32
Graph 7 The interest rate on 10 years of public
bonds a brutal divergence after the subprime
crisis
Source Artus Patrick (2011), La crise de la
zone euro nous apprend beaucoup sur le
fonctionnement des Unions Monétaires leuro
est-il sauvé?, Flash Economie, n 599, 9 août,
p. 5.
33
Graph 8 Two crises a public finance issue for
Greece and Portugal, an excessive private credit
for Ireland and Spain
34
  • The Euro is first a shield against the subprime
    crisis and then a liability
  • A consequence of the diverging trends in public
    finance
  • An thus financial markets brutally reassess the
    relative sustainability of public finances among
    European countries

35
Figure 3 Financial speculation reveals some of
the institutional unbalances of European
governance
36
Graph 9  A clear speculative component in the
Greek crisis
Source Patrick Artus (2010), Flash, n 90, 23
février
37
  • The failure of a prudential approach to European
    integration
  • A consequence of the diverging trends in public
    finance
  • An thus financial markets brutally reassess the
    relative sustainability of public finances among
    European countries

38
Figure 4 Disentangling the various causes of
the Euro zone crisis
Low interest rate
The Greek strategy a public deficit led growth
EURO
No enforcement of the stability and growth pact
Loss of competitiveness
The Greek debt is not sustainable
Absence of any institutionalized bailing out
process
Systemic crisis
Reveals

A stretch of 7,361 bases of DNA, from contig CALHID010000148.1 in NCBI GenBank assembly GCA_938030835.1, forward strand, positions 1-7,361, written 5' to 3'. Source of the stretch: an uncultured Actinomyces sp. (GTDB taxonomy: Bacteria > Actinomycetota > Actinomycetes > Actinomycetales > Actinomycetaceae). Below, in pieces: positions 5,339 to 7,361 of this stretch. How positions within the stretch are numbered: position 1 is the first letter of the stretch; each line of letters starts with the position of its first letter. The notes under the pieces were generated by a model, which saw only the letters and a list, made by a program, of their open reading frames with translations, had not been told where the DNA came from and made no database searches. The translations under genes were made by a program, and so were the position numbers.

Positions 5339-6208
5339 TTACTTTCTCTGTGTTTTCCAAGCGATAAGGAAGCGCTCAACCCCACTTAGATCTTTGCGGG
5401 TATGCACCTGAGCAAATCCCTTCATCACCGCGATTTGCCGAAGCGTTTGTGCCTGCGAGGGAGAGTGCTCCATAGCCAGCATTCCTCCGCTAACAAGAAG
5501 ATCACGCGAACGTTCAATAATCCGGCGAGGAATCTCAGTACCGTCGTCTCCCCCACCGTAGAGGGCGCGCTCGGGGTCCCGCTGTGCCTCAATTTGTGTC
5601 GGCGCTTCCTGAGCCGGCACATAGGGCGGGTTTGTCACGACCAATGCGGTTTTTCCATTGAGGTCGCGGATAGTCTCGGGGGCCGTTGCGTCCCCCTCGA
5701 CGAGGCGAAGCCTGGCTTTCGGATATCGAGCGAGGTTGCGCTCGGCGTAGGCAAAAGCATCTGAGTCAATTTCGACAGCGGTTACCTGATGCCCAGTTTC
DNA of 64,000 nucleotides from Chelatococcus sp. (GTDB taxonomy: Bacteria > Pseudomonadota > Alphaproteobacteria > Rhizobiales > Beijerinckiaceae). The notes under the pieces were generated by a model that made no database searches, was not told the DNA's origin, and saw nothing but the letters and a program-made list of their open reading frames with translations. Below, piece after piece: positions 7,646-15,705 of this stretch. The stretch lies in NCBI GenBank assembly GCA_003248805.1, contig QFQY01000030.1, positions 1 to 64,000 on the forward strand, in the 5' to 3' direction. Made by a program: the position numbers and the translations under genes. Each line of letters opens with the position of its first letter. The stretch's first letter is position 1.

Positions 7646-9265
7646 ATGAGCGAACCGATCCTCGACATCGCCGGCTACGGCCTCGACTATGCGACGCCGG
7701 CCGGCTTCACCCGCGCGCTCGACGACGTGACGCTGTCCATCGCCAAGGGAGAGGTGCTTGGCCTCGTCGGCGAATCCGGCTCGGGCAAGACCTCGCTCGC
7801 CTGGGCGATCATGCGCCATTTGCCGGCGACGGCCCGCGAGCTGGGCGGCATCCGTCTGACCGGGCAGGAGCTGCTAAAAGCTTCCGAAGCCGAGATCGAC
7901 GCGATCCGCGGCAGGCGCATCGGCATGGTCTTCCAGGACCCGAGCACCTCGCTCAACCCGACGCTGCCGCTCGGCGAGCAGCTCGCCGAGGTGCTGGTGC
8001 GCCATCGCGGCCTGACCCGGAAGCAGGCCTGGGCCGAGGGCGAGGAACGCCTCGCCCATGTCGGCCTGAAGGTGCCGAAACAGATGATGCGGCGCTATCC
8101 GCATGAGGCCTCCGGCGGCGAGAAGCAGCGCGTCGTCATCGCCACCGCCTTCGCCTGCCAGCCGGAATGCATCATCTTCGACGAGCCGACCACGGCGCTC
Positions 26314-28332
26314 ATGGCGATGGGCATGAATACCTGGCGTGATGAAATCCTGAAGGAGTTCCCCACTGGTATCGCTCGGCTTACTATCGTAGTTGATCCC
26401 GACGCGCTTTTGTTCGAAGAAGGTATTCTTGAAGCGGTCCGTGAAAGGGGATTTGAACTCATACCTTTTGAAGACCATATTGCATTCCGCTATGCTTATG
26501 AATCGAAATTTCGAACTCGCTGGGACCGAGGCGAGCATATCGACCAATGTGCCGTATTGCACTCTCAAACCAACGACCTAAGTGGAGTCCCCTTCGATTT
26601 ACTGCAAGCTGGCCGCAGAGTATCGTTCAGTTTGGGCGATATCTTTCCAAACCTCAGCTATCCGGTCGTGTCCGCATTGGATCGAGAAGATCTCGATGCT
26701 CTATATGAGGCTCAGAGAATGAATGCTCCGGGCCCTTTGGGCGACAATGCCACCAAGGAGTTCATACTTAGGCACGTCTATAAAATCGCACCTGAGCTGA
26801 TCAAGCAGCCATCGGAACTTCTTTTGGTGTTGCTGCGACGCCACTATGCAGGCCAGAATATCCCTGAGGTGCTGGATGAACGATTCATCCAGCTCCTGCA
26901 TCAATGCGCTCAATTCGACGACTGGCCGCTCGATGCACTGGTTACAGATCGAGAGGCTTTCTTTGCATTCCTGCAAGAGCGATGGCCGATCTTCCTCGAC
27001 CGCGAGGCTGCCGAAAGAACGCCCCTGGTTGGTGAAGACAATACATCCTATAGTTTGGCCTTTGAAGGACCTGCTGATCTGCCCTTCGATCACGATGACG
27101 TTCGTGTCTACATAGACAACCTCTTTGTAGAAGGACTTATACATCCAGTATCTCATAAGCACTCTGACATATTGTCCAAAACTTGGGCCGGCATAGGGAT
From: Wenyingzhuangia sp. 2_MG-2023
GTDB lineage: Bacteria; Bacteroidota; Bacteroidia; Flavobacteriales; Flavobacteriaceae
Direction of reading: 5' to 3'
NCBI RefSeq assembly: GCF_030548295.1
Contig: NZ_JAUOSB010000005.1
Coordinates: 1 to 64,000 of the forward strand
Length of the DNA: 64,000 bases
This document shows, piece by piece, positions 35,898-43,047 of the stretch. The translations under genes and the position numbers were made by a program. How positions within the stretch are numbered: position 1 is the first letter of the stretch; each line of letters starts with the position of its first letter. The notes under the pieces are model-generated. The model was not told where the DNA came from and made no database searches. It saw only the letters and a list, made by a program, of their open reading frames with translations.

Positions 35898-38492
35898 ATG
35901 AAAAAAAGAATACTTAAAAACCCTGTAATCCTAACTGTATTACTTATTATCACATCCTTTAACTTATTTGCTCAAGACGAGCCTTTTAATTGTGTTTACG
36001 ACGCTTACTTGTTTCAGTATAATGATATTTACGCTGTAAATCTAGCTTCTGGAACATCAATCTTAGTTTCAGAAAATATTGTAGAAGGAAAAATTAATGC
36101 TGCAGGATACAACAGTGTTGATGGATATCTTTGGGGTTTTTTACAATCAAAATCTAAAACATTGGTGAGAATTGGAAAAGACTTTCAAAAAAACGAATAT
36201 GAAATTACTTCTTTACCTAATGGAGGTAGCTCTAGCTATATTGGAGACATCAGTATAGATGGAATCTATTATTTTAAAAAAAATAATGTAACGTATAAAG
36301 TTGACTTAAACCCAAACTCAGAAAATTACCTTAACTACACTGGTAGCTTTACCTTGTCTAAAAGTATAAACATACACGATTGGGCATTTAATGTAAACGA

Financial speculation
39
  • The need for a significant institutional
    readjustment of the European governance
  • A multiplicity of options.
  • But difficult to implement in the eye of
    hurricane.
  • The danger of confusing the way out of the
    present sovereign debt crisis with the
    restructuring of European governance that would
    prevent its repetition.

40
Table 6 How to prevent the repetition of the
Greek crisis?
Impact Principle Economic efficacy/efficiency Political feasibility
Nature of reforms Principle Economic efficacy/efficiency Political feasibility
Short selling is forbidden Reduce the gap between fundamental value and market price Possible but no impact on European governance. Unequal according industrial or financial specialization
European public rating agency Fight against the three private agencies bias Moderate but not central for the EU Possible for governments,problematic for private players
European agency in charge of public finance assessment and control Name and shame failing governments Problematic because still less coercive power than that of SGP Poor because lack of legitimacy by citizens
Creation of a European financial fund Equivalent to the IMF for the EU in charge of rescuing failed states To be built by experience, need for clarification of relations with the IMF What relationship with the European Treaties?
Strengthening in the enforcement of the stability growth pact, with stronger sanctions Learning from the past combine incentives and sanctions for the sustainability of national public finances Possible during stable periods, problematic during a sistemic crisis Risk of fracture in the Euro zone, deflation and stagnation if hasty application